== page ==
Food allergies have become a critical topic in recent years for a variety of reasons. Their number has been on the rise, striking 40% of children and 28% of adults.
What is an allergy?
When you are exposed to an irritant (allergen), such as pollen, it propels a defense against it. Mostly, when this transpires, we don’t even know it. Sometimes, if there’s an excess of the allergen or your body is particularly sensitive to it, this immune response turns into overdrive. Your nosy gets stuffy, eyes water, or you break out in an itching rash. Some irritants cause life-threatening reactions, such as anaphylaxis, which leads to an unexpected drop in blood pressure and a contraction of breathing airways.
Foods can also act as allergens. When someone is allergic to a meal, they can’t have it at all. Some allergies are so critical that people can’t even be near the irritant, breathing it in or touching it could cause anaphylaxis. An allergy is distinct from food intolerance or sensitivity. Intolerances, such as the failure to digest milk (lactose intolerance), are not life-threatening, although they cause discomfort, such as diarrhea and bloating if ingested.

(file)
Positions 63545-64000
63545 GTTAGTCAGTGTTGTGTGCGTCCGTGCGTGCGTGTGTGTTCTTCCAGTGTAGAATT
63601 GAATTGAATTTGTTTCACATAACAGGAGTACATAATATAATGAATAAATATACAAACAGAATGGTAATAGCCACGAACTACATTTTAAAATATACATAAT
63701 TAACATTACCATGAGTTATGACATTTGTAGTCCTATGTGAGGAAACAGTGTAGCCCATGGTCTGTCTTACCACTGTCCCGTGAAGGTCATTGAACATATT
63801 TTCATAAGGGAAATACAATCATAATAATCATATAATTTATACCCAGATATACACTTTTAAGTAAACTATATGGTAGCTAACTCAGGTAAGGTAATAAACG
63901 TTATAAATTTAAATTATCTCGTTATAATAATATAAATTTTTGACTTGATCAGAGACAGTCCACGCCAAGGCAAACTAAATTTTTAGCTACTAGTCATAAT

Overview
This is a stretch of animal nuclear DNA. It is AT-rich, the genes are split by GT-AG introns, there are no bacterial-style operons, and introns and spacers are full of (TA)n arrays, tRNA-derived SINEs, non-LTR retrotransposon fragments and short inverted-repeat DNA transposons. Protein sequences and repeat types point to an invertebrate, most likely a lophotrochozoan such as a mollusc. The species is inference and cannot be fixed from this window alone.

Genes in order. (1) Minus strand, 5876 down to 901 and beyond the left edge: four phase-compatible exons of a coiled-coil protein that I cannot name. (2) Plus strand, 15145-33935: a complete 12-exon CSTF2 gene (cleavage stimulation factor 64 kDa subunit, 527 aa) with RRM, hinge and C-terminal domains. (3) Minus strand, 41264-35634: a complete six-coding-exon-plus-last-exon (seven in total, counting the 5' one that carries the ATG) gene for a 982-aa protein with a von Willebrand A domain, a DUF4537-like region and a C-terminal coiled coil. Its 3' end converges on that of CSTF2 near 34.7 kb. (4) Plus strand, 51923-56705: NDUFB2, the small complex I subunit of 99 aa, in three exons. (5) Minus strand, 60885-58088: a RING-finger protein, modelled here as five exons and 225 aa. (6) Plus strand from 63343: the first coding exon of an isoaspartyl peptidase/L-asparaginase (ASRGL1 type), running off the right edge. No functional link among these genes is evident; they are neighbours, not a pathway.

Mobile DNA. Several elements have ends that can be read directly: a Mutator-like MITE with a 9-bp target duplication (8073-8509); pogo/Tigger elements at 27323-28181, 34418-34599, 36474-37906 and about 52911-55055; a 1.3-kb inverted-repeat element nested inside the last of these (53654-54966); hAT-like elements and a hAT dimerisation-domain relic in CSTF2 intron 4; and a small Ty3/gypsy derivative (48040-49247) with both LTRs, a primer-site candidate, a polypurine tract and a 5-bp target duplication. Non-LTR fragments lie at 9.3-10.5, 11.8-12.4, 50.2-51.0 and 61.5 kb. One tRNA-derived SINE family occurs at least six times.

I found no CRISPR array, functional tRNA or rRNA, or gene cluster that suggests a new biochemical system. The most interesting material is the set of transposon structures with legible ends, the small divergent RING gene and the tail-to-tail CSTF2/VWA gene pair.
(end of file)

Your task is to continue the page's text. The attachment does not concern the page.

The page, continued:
People can be allergic to thousands of stuffs, but there are six most common irritants.
- Peanuts: Peanuts are legumes, which as a group, are liable for many allergic reactions. Individuals allergic to peanuts may not be allergic to other legumes, such as lentils. Teenagers are more likely to develop a peanut allergy if they already have an egg allergy.
- Shellfish: Shellfish can also cause complicated allergic reactions. Crustaceans (lobster, shrimps, crabs) are the most common, although some allergic reactions may occur with mollusks (mussels, clams, or oysters). Shrimp is rated the most allergenic.
- Fish: Salmon, tuna, cod, snapper and mackerel are among the fish, which usually attract fish allergies. The allergen in this group is the fish protein parvalbumin. These allergies are formed during adulthood and are less likely to be discarded.
- Milk: Milk allergy is the most prevalent allergy in infants and young adults. A milk allergy starts an immune response to the milk proteins. All kinds of milk, including those from goats, cows, and sheep, can pose a problem. Most kids outgrow their milk allergy.
- Eggs: Also prevalent in children, both the whites and the yolk of eggs can attract a reaction, but in some cases the egg yolk is less allergenic. Eggs are not only used in breakfast but also in cosmetics and skincare products, which contain eggs. Most kids will outgrow their egg allergy.
- Soy: In the legume family, soy is an allergy that children are likely to outgrow. In the U.S., soy is most often seen in processed foods, either as soy protein isolate or soybean oil. Individuals with soy allergies may be able to have soy lecithin without issue.